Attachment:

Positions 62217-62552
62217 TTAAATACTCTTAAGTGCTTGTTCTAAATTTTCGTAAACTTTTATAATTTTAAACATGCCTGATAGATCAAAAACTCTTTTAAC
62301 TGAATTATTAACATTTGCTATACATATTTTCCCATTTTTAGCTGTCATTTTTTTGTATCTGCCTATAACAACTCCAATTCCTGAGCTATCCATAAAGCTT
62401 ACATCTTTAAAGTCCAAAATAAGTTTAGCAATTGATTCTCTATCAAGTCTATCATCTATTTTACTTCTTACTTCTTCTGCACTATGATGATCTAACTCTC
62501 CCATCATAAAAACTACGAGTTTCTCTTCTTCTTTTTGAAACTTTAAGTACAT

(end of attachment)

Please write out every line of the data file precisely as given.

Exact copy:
Positions 62217-62552
62217 TTAAATACTCTTAAGTGCTTGTTCTAAATTTTCGTAAACTTTTATAATTTTAAACATGCCTGATAGATCAAAAACTCTTTTAAC
62301 TGAATTATTAACATTTGCTATACATATTTTCCCATTTTTAGCTGTCATTTTTTTGTATCTGCCTATAACAACTCCAATTCCTGAGCTATCCATAAAGCTT
62401 ACATCTTTAAAGTCCAAAATAAGTTTAGCAATTGATTCTCTATCAAGTCTATCATCTATTTTACTTCTTACTTCTTCTGCACTATGATGATCTAACTCTC
62501 CCATCATAAAAACTACGAGTTTCTCTTCTTCTTTTTGAAACTTTAAGTACAT